For this week's rig review, we are going back to the basics: Oil prices and rig utilization. These key indicators together provide a broad, yet useful, guide to the activity in the offshore drilling industry. Yet of more interest to us in our examination is the relationship between these indicators. Of key consideration is the value of oil prices as a leading indicator for rig utilization and day rates.
This is the first in a two-part series, where we will be examining these relationships, starting with the correlation between oil prices and rig utilization covered below.
Of particular importance in our examination today are the "inflection points" where the price of oil peaked or bottomed out. We will be looking at these points to compare between the highs and lows in oil prices and the peaks in utilization.
The first of these points within our range of interest is the peak that occurred in January 1997, when NYMEX crude prices reached an average of $25.18 for the month. This was a 34% increase over one year earlier, and it marked the high point for oil prices at that time. Subsequently, oil prices went on a downward trend that lasted almost two years until a new low point was reached in December 1998 when the NYMEX price averaged $11.31 for the month. That represented a 55% decline from the earlier peak and a 38% decline from one year earlier. After that, crude oil prices were back on the rise for nearly two years, with NYMEX crude peaking at an average of $34.26 (up 203% from the previous low) for the month of November 2000 before beginning a year-long decline to an average of $19.40 (a 43% decline from the peak) in December 2001. Since the start of 2002, oil prices have generally continued to move up.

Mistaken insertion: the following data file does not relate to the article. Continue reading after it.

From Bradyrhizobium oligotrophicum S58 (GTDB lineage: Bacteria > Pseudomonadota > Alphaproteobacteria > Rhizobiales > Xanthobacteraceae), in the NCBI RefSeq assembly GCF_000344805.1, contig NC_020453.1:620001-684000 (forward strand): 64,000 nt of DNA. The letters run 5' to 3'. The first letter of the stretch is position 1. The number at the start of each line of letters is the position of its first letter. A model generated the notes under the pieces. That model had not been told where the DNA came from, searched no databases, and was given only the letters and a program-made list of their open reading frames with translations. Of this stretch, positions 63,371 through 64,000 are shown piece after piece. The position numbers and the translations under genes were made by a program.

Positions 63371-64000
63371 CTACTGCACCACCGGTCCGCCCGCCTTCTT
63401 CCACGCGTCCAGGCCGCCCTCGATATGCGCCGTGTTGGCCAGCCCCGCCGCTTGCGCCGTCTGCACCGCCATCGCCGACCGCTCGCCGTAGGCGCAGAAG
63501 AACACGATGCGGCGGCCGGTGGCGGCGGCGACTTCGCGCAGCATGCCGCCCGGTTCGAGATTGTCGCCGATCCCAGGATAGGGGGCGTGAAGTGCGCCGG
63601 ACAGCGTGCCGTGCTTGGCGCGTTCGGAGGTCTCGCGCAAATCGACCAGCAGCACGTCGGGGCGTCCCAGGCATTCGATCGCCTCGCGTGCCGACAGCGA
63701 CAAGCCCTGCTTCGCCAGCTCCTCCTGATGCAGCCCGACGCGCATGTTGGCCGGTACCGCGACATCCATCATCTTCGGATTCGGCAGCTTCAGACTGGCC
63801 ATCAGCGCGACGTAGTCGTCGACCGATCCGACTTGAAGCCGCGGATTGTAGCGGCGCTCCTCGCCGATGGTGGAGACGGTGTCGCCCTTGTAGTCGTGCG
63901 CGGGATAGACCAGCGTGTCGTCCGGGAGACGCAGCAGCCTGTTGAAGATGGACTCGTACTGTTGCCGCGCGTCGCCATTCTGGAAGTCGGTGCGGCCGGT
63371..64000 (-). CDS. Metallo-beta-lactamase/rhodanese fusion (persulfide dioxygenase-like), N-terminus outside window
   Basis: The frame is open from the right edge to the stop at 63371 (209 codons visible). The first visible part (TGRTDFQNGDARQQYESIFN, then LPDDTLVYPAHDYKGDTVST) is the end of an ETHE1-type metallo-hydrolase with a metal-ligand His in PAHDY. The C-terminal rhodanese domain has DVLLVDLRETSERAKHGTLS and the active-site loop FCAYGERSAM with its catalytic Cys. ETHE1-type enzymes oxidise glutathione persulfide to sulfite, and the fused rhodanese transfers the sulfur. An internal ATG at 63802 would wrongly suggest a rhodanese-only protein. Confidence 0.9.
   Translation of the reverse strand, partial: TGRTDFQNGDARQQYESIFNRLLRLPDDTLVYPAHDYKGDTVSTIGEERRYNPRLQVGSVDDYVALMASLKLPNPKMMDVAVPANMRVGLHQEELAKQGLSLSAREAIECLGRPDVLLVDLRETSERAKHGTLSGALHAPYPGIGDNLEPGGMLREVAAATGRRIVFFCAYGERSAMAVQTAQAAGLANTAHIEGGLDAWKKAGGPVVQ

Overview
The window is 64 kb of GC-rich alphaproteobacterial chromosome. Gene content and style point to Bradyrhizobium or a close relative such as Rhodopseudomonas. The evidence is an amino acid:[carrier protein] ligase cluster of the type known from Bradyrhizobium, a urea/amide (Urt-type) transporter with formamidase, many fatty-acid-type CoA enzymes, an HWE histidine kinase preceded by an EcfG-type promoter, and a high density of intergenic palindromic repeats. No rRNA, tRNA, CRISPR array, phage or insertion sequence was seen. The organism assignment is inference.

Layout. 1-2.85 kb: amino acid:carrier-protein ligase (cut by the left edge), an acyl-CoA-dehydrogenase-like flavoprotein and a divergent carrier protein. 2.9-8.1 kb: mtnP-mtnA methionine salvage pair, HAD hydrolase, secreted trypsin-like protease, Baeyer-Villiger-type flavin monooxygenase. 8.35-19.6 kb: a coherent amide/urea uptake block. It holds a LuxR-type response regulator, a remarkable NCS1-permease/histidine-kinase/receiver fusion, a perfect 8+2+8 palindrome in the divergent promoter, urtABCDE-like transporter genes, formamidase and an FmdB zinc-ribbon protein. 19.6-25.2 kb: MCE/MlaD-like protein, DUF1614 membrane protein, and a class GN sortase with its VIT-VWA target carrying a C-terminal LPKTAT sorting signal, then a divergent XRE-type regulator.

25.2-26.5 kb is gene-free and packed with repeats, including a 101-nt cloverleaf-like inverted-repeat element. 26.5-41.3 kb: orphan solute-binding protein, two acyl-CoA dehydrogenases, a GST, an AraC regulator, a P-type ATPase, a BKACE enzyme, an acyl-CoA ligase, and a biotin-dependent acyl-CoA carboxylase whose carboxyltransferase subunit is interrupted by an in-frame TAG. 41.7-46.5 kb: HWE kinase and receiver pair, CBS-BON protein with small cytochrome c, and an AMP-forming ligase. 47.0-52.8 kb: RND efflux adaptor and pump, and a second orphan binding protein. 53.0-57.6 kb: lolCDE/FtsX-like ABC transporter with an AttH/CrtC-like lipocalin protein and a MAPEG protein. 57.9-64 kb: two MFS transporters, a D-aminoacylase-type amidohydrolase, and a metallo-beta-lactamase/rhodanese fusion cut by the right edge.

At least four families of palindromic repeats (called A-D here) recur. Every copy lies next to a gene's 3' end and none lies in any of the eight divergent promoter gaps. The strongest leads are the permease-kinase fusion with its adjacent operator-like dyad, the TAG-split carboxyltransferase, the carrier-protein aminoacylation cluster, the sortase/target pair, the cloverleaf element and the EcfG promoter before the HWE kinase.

Offshore Rig Utilization
The graph below shows the combined utilization rate for the fleet of jackups, semisubmersibles, and drillships around the world. The ups and downs in utilization can clearly be seen to trail the high and low points in oil prices.
For instance, when oil prices peaked in 1997, rig utilization continued to move upward before peaking 11 months later. Again in November 2000, when oil prices peaked, rig utilization continued its upward trend for another six months before beginning to dip along with oil prices. From the opposite perspective, when oil prices bottomed out at $11 per barrel in December 1998, utilization had already been dropping, and it quickly reached its low just five months later.
Looking at utilization for specific rig types, it quickly becomes apparent that jackups are much more sensitive to oil price fluctuations than are semisubs and drillships. In the case of jackups, on average, it took less than 5 months after a peak or nadir in oil prices was reach before a corresponding high or low in jackup utilization resulted. However, in the case of floating rigs, it took more than 13 months for the same process to occur. The primary driver behind this difference is the nature of contracts awarded to the different types of rigs, with semisubs and drillships generally landing significantly longer contracts than jackups, which tend to insulate them from changes in the market.
In terms of key observations to be taken away from this analysis, we would like to highlight these points:
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